16 5.2 Unique implementation of prize mechanisms The mechanism that we have discussed uses information from the competitor to reward the innovator. Under our particular mechanism, the competitor is indi erent about what information to report. Truth-telling is one of the equilibria of the game. Typically, there are many other equilibria of such a game. A natural question is whether we can design a mechanism which is expost e cient and has a unique equilibrium. Here, we adapt the mechanism due to Moore and Repullo (1988) to our environment. We show that such a mechanism has a unique subgame-perfect equilibrium in which both the innovator and the competitor report the truth. The mechanism has two stages. In Stage 1, the innovator and the competitor make reports to the planner. Denote the report of the innovator by 1 and that of the competitor by c. If 1 = c, equals say, then implement the ex-post e cient outcome associated with the common report. If 1 6= c, then move to Stage 2. In Stage 2, the innovator is given a choice between two alternatives, denoted by A and B. In each alternative, the innovator is granted a patent with the length A ( 1 ; c ) and B ( 1 ; c ) and prizes T A ( 1 ; c ) and T B ( 1 ; c ) chosen to satisfy: max f A ( 1 ; c ) ( 1 ) K + T A ( 1 ; c ) ; T A ( 1 ; c )g (9) > max f B ( 1 ; c ) ( 1 ) K + T B ( 1 ; c ) ; T B ( 1 ; c )g ; and max f B ( 1 ; c ) ( c ) K + T B ( 1 ; c ) ; T B ( 1 ; c )g (10) > max f A ( 1 ; c ) ( 1 ) K + T A ( 1 ; c ) ; T A ( 1 ; c )g ; T ( c ) K > max f B ( 1 ; c ) ( c ) K + T B ( 1 ; c ) ; T B ( 1 ; c )g : (11) The basic idea behind this mechanism is that in the second stage the innovator is given an option to rescind on his previous report at a cost. The rst inequality ensures that if 1 is the true report and c is not, the innovator will choose alternative A. The second inequality ensures that if c 16

17 is the true report and 1 is not, the innovator will choose alternative B. The third inequality ensures that if the competitor tells the truth, the innovator also tells the truth and nds it optimal not to go to Stage 2. Since four choice variables need to satisfy only three inequalities, clearly we can choose these four variables. Now we turn to the transfers to the competitor. If both agents report the same value of in Stage 1, the competitor receives a transfer of zero. If the reports di er then the competitor pays a tax T if the innovator chooses an alternative A and receives a transfer T if the innovator chooses an alternative B. We claim that this mechanism has a unique equilibrium that is truth telling. Suppose that the equilibrium for some realized value of involves these two agents reporting a common value of ^ 6=. Under this supposed equilibrium the payo of the competitor is equal to zero. Now consider a deviation by the competitor to the true report, that is setting c =. Under this deviation, the mechanism requires to proceed to Stage 2. Inequality (10) guarantees that in this subgame the innovator will optimally choose the alternative B. Recall that if the innovator chooses the alternative B, the competitor receives a positive transfer. Thus, such deviation is pro table and the equilibrium cannot have both agents reporting a common value ^ 6=. Now suppose that the innovator reports the truth and the competitor lies and reports a value of ^ 6=. The mechanism requires that the players move to Stage 2. In that stage, inequality (9) guarantees that in Stage 2 the innovator will choose option A. The competitor s payo is then given by the tax that the competitor must pay. A deviation of the competitor to reporting the truth gives the competitor a zero payo which dominates misreporting. Thus, we cannot have an equilibrium in which the innovator tells the truth and the competitor lies. Next suppose that the competitor reports the truth and the innovator lies and reports a value of ^ 6=. The mechanism requires that the players move to Stage 2. In that stage, inequality (10) guarantees that the innovator will choose option B. The innovator s payo is then given by the left hand 17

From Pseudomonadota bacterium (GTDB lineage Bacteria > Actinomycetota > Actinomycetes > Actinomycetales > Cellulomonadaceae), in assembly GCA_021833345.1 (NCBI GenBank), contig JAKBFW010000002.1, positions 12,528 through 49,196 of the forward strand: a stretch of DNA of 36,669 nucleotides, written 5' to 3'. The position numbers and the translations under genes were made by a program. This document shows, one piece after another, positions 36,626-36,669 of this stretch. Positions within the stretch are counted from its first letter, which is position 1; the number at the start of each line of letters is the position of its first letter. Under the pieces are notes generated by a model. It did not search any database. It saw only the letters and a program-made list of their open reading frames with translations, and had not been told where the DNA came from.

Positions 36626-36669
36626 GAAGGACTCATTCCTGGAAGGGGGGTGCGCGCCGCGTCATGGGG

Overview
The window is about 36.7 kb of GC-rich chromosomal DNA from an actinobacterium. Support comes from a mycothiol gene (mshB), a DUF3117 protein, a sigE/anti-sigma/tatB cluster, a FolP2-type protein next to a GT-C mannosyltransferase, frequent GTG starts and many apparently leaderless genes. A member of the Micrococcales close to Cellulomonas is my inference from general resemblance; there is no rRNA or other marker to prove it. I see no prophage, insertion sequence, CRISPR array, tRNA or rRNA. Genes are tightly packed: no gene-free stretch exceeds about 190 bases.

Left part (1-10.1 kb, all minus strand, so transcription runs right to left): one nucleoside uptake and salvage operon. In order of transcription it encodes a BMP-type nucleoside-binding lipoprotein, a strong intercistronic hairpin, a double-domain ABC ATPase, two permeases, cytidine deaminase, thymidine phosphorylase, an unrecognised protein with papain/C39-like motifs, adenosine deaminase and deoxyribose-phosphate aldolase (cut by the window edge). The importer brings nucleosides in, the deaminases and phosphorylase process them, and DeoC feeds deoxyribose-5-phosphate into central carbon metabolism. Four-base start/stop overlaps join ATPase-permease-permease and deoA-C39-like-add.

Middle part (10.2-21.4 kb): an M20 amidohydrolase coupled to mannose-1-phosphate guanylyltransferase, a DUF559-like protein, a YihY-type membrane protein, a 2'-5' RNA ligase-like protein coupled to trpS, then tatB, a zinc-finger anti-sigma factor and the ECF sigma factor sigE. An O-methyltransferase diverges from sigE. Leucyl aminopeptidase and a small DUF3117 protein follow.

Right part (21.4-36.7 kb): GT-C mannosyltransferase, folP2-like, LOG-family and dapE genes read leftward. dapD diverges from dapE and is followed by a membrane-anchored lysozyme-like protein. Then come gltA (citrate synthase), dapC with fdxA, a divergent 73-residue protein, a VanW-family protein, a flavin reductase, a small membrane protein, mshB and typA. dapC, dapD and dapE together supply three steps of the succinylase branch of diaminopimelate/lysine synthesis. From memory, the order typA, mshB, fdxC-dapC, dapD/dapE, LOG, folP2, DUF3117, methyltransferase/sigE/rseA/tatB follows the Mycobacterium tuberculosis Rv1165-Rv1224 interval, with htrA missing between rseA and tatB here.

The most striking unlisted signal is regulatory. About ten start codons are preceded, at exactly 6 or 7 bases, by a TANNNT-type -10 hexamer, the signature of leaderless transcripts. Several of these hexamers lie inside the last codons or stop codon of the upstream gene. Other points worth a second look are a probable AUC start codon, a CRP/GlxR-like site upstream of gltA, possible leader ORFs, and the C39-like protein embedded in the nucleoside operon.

18 side of (10) equal to the right hand side of (11). Consider a deviation from the supposed equilibrium in which the innovator reports the truth. The payo to this deviation is given by the left hand side of (11). Thus, this deviation is pro table and the game cannot have an equilibrium in which the competitor reports the truth and the innovator lies. This argument establishes the following proposition on a unique implementation of the ex-post e cient equilibrium. Proposition 5 Consider the game in which the innovator and the competitor both receive the same signal about the quality of the good to be innovated. There exists a mechanism which has truth telling by both agents and which implements the ex-post e cient outcome. 6 Market signals with bribes We now consider an environment in which the innovator can bribe the competitor to misreport the quality of the good. We show that in this environment the equilibrium outcomes coincide exactly with those in the environment in which no agent other than the innovator observes the quality of the good. This result implies that patents are again optimal as in Proposition 2. We begin by describing how the possibility of bribes modi es the constraints that the social planner faces. We do so by considering an arbitrary mechanism which consists of action sets A for the innovator and A C for the competitor, actions a 2 A and a c 2 A c, recommendations by the planner to innovate (a 1 ), length of patent granted to the innovator (a; a c ), length of the patent awarded to the competitor c (a; a c ), and the prizes T (a; a c ) and T c (a; a c ). We assume that the players can observe each other s actions. We also assume that they can agree, before the actions are chosen, to pay transfers (bribes) to each other contingent on the actions chosen by the innovator and the competitor. We assume that these bribes are not observable to the mechanism designer and that there are no limits to the size of the bribes. 18